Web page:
The Promise—and Threat—of the Internet

The Promise—and Threat—of the Internet

The Promise—and Threat—of the Internet

Who will rule our virtual world—government data miners and the corporations in step with them, or everyone else?


E.L. Doctorow made the following remarks at the 2013 National Book Awards ceremony, where he received the NBA’s Medal for Distinguished Contribution to American Letters.

Before coming here this evening, I thought to say something about what is lately on my mind—what is on all our minds, whether we know it or not—something that has swept through our lives and taken us up in ways that are useful and even spectacular, but also 
worrisome—and so ubiquitous and loomingly present in everything we do: the way we communicate and take care of ourselves and find things out and look to be entertained. Well, that would have to be the Internet. So to begin, I want to congratulate those short-listed content providers here this evening.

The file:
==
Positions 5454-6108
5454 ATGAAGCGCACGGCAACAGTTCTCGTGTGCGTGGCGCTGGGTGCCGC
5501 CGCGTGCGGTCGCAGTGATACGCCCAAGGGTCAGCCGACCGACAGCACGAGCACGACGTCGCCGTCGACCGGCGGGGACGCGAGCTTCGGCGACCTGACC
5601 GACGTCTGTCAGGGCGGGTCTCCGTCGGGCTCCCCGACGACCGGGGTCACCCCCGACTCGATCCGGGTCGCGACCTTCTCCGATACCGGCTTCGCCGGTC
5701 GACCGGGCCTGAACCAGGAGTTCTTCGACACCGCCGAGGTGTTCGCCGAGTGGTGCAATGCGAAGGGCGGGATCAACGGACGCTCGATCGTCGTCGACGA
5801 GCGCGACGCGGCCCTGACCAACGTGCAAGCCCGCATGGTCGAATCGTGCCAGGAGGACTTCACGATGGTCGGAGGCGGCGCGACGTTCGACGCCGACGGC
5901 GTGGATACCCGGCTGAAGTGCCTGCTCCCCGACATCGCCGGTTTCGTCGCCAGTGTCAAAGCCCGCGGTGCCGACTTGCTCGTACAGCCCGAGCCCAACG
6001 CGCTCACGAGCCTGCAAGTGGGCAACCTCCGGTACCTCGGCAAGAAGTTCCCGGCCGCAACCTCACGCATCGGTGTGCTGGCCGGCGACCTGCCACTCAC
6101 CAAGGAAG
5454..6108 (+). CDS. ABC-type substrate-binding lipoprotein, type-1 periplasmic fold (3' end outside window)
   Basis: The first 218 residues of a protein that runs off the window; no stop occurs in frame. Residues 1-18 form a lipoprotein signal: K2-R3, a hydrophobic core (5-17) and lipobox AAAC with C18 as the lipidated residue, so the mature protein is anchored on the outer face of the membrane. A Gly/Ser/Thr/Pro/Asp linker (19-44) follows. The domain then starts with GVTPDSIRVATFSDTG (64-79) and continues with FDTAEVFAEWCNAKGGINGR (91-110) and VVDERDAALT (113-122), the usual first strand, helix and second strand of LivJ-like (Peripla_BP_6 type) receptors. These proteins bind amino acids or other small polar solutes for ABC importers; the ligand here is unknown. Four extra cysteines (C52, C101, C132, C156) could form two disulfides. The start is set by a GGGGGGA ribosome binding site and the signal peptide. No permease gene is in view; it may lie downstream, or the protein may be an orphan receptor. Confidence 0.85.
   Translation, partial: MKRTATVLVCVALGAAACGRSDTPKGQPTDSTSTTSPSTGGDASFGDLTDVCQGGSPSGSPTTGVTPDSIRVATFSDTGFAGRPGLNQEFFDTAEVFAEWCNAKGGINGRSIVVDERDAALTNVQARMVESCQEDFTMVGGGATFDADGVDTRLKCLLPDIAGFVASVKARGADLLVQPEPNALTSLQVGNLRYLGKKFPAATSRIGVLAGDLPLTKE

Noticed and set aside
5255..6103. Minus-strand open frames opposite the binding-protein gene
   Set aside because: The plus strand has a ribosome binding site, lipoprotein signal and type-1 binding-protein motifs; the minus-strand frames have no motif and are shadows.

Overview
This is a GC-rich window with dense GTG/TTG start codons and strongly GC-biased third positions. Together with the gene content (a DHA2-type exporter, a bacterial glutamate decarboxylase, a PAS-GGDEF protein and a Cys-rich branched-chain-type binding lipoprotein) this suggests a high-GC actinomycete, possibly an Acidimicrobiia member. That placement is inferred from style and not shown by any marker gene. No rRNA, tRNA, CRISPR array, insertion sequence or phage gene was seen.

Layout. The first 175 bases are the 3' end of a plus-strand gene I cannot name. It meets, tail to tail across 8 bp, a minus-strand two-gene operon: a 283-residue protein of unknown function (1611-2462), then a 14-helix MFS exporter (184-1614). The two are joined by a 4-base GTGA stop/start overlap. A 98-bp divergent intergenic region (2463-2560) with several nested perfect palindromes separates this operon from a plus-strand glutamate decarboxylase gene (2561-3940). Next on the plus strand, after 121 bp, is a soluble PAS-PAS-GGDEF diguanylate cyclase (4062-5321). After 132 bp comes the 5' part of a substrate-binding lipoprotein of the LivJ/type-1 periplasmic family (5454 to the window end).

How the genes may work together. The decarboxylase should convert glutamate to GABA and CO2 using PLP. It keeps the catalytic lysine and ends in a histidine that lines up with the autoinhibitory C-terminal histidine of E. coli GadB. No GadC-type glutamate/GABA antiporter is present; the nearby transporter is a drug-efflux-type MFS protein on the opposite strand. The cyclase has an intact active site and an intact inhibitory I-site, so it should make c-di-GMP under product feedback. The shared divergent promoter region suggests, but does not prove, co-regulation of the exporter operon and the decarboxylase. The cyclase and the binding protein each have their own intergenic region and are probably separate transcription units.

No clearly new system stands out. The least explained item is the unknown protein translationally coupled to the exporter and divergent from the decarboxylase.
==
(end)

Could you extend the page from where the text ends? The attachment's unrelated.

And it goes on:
The World Wide Web was conceived as a somewhat academic resource some years ago, but its years of development since the 1980s have seemed to me the work of a moment, coming into being with the force of an astronomical event. Here was this virtual world, a companion planet in orbital swing with our own. And its stuff, its substance, was not mountains and seas and deserts and melting icebergs, but information, data, knowledge in every form, of every kind, transmitted for every purpose, personal, governmental, commercial, educational, political. It is a companion world mined to create wealth, to educate, to bring news, to spy, to save lives, to make war. But my odd sense of it as something that exploded instantly into being has to do with a population putting itself eagerly into its arcane service, as emigrants swearing fealty to a new world—the techies, the programmers, webmasters, security experts, hackers—as if, with its appearance, it created the people necessary to maintain it. And you wonder, what if there was no Internet, what would these people have done with their lives? It was as if they were born for the virtual, so promptly and efficiently did they bond with it, work out its kinks and deduce its possibilities.